When to walk (Part 1)by Mitchel Lichtman
May 16, 2008
Early this the season, the Tigers walked A.J. Pierzynski in the top of the sixth with runners on second and third, one out, Detroit losing 3-1, and Carlos Quentin on deck for the White Sox. Justin Verlander was on the mound for the Tigers.
Issuing an intentional walk in that situation is particularly annoying to me. I’m sure I’m not the only one who knows that pitching to a batter with the bases juiced is not easy. In fact, in the AL from 1998 to 2007 with the bases loaded and one out, batters had a .359 wOBA (weighted on-base average), as compared to an overall average wOBA of .343. Compare that to the average wOBA with runners on second and third, and one out: .348
But, whether you think that a particular strategy is annoying or not, or even whether you think it is correct, does not make it so, one way or the other. If that were the case, most of the commentators we see and hear on the radio and TV, as well as many baseball insiders, would be anointed as geniuses, and we, the analysts and sabermetricians, would indeed be just geeks living in our mothers’ basements.
In other words, the only way to figure out whether that intentional walk was “correct” is to do the math. Opinions, experience and annoyances don’t matter. Some things in baseball are obvious. Many things, such as the typical intentional walk, are not.
In The Book: Playing the Percentages in Baseball, co-authored by yours truly, Tom Tango and Andrew Dolphin, we state that, generally, an intentional walk is a poor strategy, other than perhaps with two outs, runners on second and third, and an unprotected elite hitter at the plate. However, The Book also says that a situation with one out, men on second and third, and the pitching team trailing or tied, which is exactly what Leyland and the Tigers were facing, can be an opportunity for a correct free pass. Of course, as is often the case, it all depends on the personnel and the situation.
Let’s look at some data on intentional walks in general. I’m using data from the AL only, to eliminate the “intentional walk of the eighth place hitter to get to the pitcher” (which is a separate analysis), as well as to avoid throwing Barry Bonds into the fray.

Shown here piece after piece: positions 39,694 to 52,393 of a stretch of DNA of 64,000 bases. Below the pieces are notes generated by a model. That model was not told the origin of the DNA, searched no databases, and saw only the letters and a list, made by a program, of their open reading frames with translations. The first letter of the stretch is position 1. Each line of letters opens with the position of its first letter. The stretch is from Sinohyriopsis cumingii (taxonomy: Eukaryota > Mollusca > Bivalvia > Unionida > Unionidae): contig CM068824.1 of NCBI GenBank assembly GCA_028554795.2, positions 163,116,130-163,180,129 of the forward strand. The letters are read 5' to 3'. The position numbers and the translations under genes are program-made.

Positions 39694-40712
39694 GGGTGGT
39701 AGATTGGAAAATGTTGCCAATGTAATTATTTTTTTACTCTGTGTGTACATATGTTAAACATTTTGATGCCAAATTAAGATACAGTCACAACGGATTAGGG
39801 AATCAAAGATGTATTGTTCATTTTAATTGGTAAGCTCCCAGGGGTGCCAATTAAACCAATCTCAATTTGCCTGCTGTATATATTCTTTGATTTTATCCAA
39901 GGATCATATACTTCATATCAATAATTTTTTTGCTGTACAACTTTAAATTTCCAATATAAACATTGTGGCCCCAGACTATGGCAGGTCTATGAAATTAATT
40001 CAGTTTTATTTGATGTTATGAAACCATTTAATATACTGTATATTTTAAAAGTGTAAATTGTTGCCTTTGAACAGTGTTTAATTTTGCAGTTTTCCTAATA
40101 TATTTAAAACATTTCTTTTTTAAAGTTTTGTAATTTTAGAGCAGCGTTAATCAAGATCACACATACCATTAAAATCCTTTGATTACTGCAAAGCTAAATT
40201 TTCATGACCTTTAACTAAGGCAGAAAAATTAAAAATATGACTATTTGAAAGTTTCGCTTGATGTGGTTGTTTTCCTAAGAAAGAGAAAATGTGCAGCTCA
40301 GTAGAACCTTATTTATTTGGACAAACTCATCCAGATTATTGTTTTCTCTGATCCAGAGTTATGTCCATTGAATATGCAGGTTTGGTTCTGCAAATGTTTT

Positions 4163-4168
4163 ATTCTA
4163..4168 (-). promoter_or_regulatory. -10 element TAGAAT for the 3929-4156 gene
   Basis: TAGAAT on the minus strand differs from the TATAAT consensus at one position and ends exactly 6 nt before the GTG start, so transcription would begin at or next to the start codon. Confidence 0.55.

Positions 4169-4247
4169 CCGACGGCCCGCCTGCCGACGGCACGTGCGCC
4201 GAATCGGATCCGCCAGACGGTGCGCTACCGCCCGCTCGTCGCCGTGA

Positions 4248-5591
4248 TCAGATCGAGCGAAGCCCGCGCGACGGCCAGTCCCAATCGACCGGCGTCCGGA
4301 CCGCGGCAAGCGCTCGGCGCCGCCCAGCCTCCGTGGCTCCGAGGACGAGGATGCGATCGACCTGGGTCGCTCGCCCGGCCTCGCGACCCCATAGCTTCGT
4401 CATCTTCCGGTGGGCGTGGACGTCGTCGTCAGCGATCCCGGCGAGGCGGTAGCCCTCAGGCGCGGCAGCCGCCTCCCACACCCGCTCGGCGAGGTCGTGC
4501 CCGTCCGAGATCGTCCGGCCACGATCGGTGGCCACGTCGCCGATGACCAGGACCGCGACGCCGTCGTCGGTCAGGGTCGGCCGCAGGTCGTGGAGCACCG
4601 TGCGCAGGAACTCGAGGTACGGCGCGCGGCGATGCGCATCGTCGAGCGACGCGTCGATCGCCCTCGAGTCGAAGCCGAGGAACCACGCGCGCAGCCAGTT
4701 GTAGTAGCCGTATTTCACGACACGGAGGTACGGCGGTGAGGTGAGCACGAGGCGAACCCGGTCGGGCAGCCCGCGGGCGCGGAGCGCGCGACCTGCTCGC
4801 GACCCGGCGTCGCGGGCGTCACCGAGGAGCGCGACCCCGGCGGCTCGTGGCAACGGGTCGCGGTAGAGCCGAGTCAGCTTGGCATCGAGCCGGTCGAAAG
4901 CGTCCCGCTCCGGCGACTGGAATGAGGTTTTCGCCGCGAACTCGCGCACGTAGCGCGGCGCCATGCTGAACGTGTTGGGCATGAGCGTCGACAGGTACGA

From 1998 to 2007, AL teams issued a whopping 4,001 intentional walks. That is an average of more than 28 per team per year. You might think that an overwhelming majority of those were executed in the very late innings, when the intentional walk is more likely to be the correct strategy. In fact, 1,753, or 12.5 per team per year, a little less than half of all intentional walks, were issued in the sixth inning or earlier. Of those, 966 were issued with two outs, 752 with one out, and 35 with no outs. You really have to wonder what was going on that a manager would issue an intentional walk in the sixth inning or earlier with no outs. If you want to know, you’ll have to look it up yourself!
Of those 1,753, 1,196 (68 percent) were issued with the batting team ahead, 161 (9 percent) with the batting team behind, and 397 (23 percent) with the game tied. When the issuing team was trailing, the number of runs behind was pretty much equally spread out among one, two, three and four or more runs. The 161 times the team was ahead, it was by one run 127 times, two runs 30 times, and, somewhat curiously, three runs three times and four runs or more once. You can look those up too, if you want. Maybe there are errors in the data. It is a little hard to believe that any manager would opt to intentionally walk someone with a three-or-more-run lead.
What about with runners on second and third? In that situation, 848 times an intentional walk was issued before the seventh inning. Of those, a majority, 508, were with one out. So, the “Pierzynski intentional walk” happens about 3.6 times per team per year, not such an unusual occurrence.
Because we are looking at the early and mid innings, one through six, we are going to use run expectancy (RE) as a proxy for win expectancy (WE) in our analysis. By that, I mean that while we always want to use WE to evaluate strategy decisions in baseball, if we are dealing with the early and mid innings, whatever answer we get using RE is usually going to be the same answer we would get if we were using WE instead. Not always, but usually. The closer the decision, of course, the more we might find that RE and WE yield different answers, even in the early innings.